I regard improvisation as a key part of my compositional process. My greatest heroes, both past and present, are those who can make works that are crafted with utmost precision, and yet when performed, result in a show of spontaneity and organicism within the discipline. While this work makes use of fixed media that is preset to play back the same way every time, one’s interaction with the media can change based on what they desire from my narrative. The vocal sounds can be interpreted as happy, angry, or confused, and the performer is free to decide the direction in which they embark within their story.

Luka Chazal: Piece for Oboe and Live Electronics

This piece was composed with the intention of exploring various extended techniques and unorthodox sounds that the oboe is capable of producing. The main focus of the piece is the oboe performance, with the electronic accompaniment serving the purpose of enhancing some of the natural qualities of the oboe. The electronic effects were all designed in Max and utilize pitch and amplitude tracking to control effect parameters in real-time.

Jamey Guzman: MiND’s Last Stand

Erica Henrik is alone in space — except for MiND, the ship’s AI and the being responsible for her last few weeks of torment. Ever since she refused to surrender her pilot’s key to the AI, she has been subject to psychological torture and is on the brink of insanity. In this scene, an ally from Ground Control manages to get a single message through to Erica on the ship — but MiND has some things to say about that, lest Erica grasp onto even a shred of hope. In this scene, MiND pulls out all the stops, stooping to new manipulative depths to make Erica believe that she is truly alone everywhere else in the world but on this ship.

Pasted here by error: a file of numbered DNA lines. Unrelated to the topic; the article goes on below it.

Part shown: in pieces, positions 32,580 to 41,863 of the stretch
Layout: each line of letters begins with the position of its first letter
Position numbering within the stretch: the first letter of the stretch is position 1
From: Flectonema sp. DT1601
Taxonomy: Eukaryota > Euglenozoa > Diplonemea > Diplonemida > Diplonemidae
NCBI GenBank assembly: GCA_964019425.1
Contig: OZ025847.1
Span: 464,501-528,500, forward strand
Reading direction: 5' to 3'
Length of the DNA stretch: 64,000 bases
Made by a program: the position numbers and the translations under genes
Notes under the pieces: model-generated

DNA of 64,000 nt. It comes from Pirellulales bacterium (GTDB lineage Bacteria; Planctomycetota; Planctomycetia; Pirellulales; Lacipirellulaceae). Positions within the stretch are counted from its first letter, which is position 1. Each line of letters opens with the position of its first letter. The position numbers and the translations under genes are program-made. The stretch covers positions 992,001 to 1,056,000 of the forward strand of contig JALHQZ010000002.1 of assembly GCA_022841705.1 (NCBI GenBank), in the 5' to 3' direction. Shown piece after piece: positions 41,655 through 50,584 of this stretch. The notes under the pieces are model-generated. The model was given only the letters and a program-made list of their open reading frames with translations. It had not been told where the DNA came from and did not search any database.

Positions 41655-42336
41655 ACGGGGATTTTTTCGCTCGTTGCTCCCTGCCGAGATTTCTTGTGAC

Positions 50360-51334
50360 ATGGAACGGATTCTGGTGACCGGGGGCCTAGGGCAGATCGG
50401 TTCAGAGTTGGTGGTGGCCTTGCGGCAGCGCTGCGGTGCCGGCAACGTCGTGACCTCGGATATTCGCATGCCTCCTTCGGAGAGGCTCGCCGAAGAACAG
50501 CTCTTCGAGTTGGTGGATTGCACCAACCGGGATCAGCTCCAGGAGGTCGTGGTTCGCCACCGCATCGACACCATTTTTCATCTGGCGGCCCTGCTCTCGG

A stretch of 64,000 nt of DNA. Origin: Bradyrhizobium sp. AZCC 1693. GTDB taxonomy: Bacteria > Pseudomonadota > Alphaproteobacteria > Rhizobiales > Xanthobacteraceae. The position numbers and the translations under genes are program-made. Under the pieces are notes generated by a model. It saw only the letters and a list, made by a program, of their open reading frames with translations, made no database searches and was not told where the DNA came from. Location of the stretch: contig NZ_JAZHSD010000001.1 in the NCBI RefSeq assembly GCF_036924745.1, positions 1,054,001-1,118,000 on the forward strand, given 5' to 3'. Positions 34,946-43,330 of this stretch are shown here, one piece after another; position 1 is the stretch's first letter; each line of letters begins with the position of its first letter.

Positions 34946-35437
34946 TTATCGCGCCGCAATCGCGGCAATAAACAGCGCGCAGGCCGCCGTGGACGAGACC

Sonically, some techniques I explore in this piece include live cross-fading between fixed media sources, buffers and looping, and using the voice itself as a controller to trigger elements. I also explore the usage of electronic music elements as well as the performative elements of the Wiimotes as controllers to further story, character, and drama.

Luke Henry: Comfortable Uncertainty

Comfortable Uncertainty was composed for the final project of my electronic music class in the Spring of 2022. I have always wanted to compose a piece for solo instrument with electronic accompaniment, so I knew that this was my chance to try it out.

As for the title, Comfortable Uncertainty, is in reference to my current feelings of ending one chapter of my life and starting a new one. I was originally extremely stressed and worried about life after college, but I have grown to be excited and to embrace the open-endedness of having no clear path. I have reflected this change in the music itself. The piece starts as rhythmically and musically vague before progressing to something that feels a bit more grounded. The English Horn is then left by itself again, but with a greater sense of rhythm and an appreciation of the space that is left open. The piece concludes with the English Horn finding another completely unexpected atmosphere, where it forgets that it was ever lost at all.